Adding Fertilizer when Misting: Foliar Feeding Explained

Fertilizer misting is a quick approach to feeding your plant and addressing nutrient deficits by giving it the nutrition it needs.

Misting plant leaves with fertilizer

When misting plants, adding fertilizer can immediately provide the nutrients needed for healthy development while preventing nutrient deficits. For the plant to effectively absorb the nutrients, foliar feeding of fertilizer should be sprayed to the top and bottom sections of the leaf throughout the morning and late evening.

Misting is a frequent method for ensuring that plants are content. In order to keep their plants hydrated and healthy, many people actually mist them every day.

We’ll go over the advantages of adding fertilizer when misting, how misting allows plants to quickly access fertilizer, and how to efficiently mist plants with fertilizer in this post.

Adding Fertilizer When Misting

Adding Fertilizer When Misting

Typically, a plant requires very little fertilizer. The (NPK) nutrient count on fertilizer packaging frequently ranges between 10 and 30, as in 10:10:10, 10:20:10, or 20:30:20. They actually require between 2 and 5 in actuality.

The N-P-K ratio of each bagged or bottled fertilizer is shown on the label by the three figures you see there. They stand in for the macronutrients that plants rely on for daily operations.

We will now examine soluble fertilizers and their functioning.

MacronutrientsFunctions
nitrogen (N)produces green leaves and is utilized to encourage photosynthesis. It is a component of chlorophyll.
Phosphorous (P)The transport of nutrients, the modification of sugars and starches, photosynthesis, and energy transfer within the plant
K Potassiumdevelopment and fruit generation. has an impact on plant enzyme activation, which has an impact on the synthesis of ATP, carbohydrates, and protein.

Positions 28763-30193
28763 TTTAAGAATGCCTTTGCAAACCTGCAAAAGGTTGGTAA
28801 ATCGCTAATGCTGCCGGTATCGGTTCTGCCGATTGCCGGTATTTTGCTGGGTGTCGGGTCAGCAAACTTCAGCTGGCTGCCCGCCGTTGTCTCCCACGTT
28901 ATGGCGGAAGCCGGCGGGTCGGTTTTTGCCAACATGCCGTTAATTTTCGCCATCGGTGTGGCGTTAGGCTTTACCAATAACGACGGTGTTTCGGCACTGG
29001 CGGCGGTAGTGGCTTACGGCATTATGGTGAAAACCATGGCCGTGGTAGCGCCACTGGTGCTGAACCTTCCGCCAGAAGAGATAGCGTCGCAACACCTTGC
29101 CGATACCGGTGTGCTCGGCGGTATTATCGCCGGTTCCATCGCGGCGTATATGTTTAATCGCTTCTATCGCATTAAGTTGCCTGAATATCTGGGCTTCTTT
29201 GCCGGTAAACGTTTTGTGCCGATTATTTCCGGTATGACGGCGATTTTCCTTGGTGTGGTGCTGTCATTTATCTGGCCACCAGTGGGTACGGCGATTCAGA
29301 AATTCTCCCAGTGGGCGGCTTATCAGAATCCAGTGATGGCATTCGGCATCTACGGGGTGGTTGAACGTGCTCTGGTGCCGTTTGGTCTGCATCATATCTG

The fertilizer also contains micronutrients, which are additional minerals and nutrients. Despite receiving little attention, they are essential for plant growth and sustenance.

These nutrient concentrations are listed as percentages under components on the back of fertilizer packaging.

When fertilizing plants, we advise diluting or weakening the fertilizer before to application.

We frequently observe that plant owners over-fertilize their plants, which can result in leaf and root burns and eventually plant death.

Unfortunately, everyone makes mistakes now and again, but learning how to take care of plants is a process, and we are here to assist.

Depending on their requirements or nutrient shortages, different plants will need controlled doses of NPK fertilizer.

This affordable water-soluble Miracle Grow fertilizer is the best fertilizer I’ve discovered for misting. Clicking here will take you there!

What Type of Fertilizer to use When Misting?

There are two types of fertilizers: soluble and insoluble. A fertilizer must be soluble in water to fully dissolve in water in order to be used when misting.

fertilizer application when misting is done through foliar application. The fertilizer must be dissolved or diluted in water before being applied to the plant’s leaves.

With foliar feeding, a fertilizer product called foliar fertilizer is intended to be applied directly to a plant’s leaves. The plant’s leaves allow for direct nutrition absorption.

Essential elements can be absorbed by plants through their leaves. Both their stomata and their epidermis are used for the absorption. Although total absorption may be just as great through the epidermis, transport is typically faster through the stomata. Additionally, plants can take nutrients through their bark. [Wikipedia]

How to Add Fertilizer when Misting? Foliar Feeding

The ideal approach to apply foliar fertilizer to a plant is by misting it, as this method ensures that the fertilizer is easily absorbed by the plant’s leaves and provides nutrients quickly.

It is necessary to use a water-soluble fertilizer when fertilizing while misting.

In order for the fertilizer to coat the leaves as the mist is delivered, the fertilizer needs to be completely dissolved in the water.

Before adding fertilizer, the soil should be slightly wet so that any fertilizer that leaks onto the soil has a chance of reaching the plant’s roots.

  1. To a gallon of water, add a 14 teaspoon of water-soluble inorganic fertilizer or the appropriate quantity of organic fertilizer.
  2. Mix to completely dissolve the fertilizer.